Dave Heinemann

A Survey of Native Programming Languages

In 2021, I started learning C, a goal I have had for a long time. It brought a level of excitement back to programming that I haven't felt since I was a complete beginner. I built Replicalc, a REPL-based calculator, experimented with developing a text adventure engine, and had a lot of fun. I always planned to do more with these projects, but eventually ran out of steam because…C is a pain.

I chose to develop these projects in C because I wanted to run them on both Linux and MS-DOS. That leaves few options, and C is likely the best documented and supported out of all of them. However, the reality is that C really sucks for application development, even on a small scale. It's a much slower, methodical, and error-prone process than I'd like it to be. I've enjoyed it and learned a lot from it, but it isn't practical enough for my purposes. It's time to look for something else.

What I really want is a language where I can be immediately productive and not have to worry too much about details like memory allocation. C, C++, and likely D are all too low-level for what I'm looking for. However, I don't want my software to require installation of a runtime or interpreter either, so that rules out popular high-level languages such as C#, Python, etc. Which languages lie in between these two groups?

Armed with a list of compiled languages from Wikipedia, I began looking through the options to see what suits my requirements. This blog post is an overview of the languages I've looked at, with my thoughts and impressions—it isn't intended to be an objective review.



Rust is a systems programming language that guarantees memory safety at compile-time—no garbage collector required. This makes it great for applications where security and reliability are essential, and it's lightning-fast. It's no wonder it's been voted the #1 most-loved programming language six years in a row on the annual Stack Overflow survey!

The first thing I noticed when I started diving into Rust is just how good the available documentation is. The Rust Book is thorough and well-written. Beyond that, there's an endless number of community guides and published books. Rust has experienced a surge in popularity over the past 5-odd years, so there's a massive community writing documentation and contributing to the Rust ecosystem.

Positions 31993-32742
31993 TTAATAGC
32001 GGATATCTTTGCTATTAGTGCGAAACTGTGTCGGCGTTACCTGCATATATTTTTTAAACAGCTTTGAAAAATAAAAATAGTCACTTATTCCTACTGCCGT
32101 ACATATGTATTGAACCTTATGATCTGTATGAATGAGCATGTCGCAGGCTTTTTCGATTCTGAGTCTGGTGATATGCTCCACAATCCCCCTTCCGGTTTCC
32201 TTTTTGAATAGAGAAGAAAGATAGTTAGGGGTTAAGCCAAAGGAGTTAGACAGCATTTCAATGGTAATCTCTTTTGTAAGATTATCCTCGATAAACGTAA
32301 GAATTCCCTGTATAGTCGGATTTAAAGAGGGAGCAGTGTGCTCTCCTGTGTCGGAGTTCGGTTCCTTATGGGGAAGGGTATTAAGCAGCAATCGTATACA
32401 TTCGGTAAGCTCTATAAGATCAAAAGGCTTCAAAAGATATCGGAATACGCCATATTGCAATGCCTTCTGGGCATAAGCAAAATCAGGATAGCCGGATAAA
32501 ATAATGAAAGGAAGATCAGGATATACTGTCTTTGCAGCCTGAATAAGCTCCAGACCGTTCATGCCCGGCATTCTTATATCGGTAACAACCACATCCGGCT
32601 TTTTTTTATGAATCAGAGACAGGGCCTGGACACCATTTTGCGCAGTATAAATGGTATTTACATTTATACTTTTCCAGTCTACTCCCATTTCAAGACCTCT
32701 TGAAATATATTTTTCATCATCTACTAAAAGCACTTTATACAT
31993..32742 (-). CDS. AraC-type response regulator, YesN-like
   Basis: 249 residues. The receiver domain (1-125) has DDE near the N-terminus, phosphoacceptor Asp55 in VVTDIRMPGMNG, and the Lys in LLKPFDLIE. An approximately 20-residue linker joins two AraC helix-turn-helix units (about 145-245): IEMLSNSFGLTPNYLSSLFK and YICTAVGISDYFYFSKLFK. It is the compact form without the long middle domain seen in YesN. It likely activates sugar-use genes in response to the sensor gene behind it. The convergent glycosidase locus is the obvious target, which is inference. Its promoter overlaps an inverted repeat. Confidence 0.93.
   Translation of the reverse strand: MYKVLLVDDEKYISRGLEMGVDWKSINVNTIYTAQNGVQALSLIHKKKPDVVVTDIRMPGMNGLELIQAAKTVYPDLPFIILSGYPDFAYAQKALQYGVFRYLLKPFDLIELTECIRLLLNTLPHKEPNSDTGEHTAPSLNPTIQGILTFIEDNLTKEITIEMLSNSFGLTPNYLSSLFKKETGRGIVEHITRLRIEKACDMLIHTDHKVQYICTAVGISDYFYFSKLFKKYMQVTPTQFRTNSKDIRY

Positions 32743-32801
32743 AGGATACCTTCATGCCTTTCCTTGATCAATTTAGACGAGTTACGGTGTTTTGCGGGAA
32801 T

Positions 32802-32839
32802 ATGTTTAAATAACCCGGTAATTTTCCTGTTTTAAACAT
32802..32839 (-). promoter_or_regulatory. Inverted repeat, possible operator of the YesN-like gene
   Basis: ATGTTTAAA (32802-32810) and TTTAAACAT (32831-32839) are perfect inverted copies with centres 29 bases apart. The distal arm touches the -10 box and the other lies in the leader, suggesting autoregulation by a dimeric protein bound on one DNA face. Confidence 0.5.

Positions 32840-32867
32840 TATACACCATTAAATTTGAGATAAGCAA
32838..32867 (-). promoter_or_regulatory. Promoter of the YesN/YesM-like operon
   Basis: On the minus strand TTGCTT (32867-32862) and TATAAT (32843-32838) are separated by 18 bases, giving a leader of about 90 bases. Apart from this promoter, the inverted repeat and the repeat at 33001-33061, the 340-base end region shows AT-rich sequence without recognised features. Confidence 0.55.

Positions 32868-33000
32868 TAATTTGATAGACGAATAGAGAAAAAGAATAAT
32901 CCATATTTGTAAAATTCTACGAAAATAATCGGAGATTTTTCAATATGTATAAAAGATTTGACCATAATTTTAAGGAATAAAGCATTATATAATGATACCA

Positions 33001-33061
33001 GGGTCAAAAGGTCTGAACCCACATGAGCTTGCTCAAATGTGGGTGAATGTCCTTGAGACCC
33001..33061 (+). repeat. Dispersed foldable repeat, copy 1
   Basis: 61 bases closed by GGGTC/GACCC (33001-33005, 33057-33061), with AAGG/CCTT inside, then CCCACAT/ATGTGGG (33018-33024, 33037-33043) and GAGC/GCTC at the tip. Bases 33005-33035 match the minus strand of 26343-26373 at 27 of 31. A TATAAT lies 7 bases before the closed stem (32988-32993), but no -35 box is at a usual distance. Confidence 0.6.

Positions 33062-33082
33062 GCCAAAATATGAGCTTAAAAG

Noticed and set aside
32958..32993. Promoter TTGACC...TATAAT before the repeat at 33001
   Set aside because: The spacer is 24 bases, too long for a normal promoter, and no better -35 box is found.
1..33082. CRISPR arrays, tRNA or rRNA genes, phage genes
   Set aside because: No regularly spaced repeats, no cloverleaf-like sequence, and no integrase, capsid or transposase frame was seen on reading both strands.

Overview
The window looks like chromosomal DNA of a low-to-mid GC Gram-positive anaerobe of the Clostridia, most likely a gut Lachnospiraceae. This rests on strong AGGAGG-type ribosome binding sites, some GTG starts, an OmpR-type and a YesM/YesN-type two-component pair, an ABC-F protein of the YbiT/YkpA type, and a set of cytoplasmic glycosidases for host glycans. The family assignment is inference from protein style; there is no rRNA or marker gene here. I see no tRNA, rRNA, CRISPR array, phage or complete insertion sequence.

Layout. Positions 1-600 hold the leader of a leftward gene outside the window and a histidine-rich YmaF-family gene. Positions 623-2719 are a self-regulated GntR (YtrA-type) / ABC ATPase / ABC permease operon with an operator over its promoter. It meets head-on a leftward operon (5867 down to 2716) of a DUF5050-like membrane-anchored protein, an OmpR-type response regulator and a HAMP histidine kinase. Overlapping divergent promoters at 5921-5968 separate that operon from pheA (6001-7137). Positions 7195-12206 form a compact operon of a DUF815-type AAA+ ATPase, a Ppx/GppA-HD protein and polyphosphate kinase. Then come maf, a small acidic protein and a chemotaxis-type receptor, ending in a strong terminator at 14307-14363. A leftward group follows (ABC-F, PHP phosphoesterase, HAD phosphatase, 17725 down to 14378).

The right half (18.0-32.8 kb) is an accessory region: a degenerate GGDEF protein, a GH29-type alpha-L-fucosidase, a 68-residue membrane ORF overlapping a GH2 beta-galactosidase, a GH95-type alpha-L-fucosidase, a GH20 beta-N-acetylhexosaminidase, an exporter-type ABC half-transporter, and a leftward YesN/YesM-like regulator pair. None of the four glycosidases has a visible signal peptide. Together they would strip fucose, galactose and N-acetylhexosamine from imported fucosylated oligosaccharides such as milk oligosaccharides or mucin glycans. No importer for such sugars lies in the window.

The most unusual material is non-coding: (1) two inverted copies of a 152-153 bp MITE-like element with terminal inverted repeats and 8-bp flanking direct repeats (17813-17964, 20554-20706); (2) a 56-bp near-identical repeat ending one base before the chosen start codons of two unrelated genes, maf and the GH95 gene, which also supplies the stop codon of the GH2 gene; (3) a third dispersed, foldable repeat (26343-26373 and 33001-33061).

On top of that, the development tools are outstanding, at least where VSCode is concerned. Its IntelliSense contains not only function and argument names, but also detailed descriptions and example code. There's a lot to like.

However, Rust has a steep learning curve. It's not insurmountable, but it's a different way of thinking to what I'm used to, and it's a bit off-putting. When it comes to my personal projects, I want a language that's dead-simple so that there are no barriers to me sitting down and writing code. Rust has a lot of potential, but it's decidedly not simple. I'd love to use it more in the future, but it's not the best choice for my current personal projects.

What I Like

What I Don't Like



Zig shows a lot of promise. It aims to provide a high level of safety while also remaining as simple as possible. In this way, it fills the middle-ground between C and Rust. It also has first-class support for integrating with existing C libraries, which should make it easy to use libraries like GTK.

I thought Zig would be a good choice for me. Safer than C, and simpler than Rust. However, I really don't like its syntax. It uses some odd choices that I can't get used to.

I also feel like the documentation is a bit lacking. In its current form, it's more like an information dump than a well-organised manual. This is understandable because Zig is still very young and yet to reach version 1.0. I'm sure we'll see this improve as it matures. But in the meantime, I found it unwieldy and difficult to find what I'm looking for.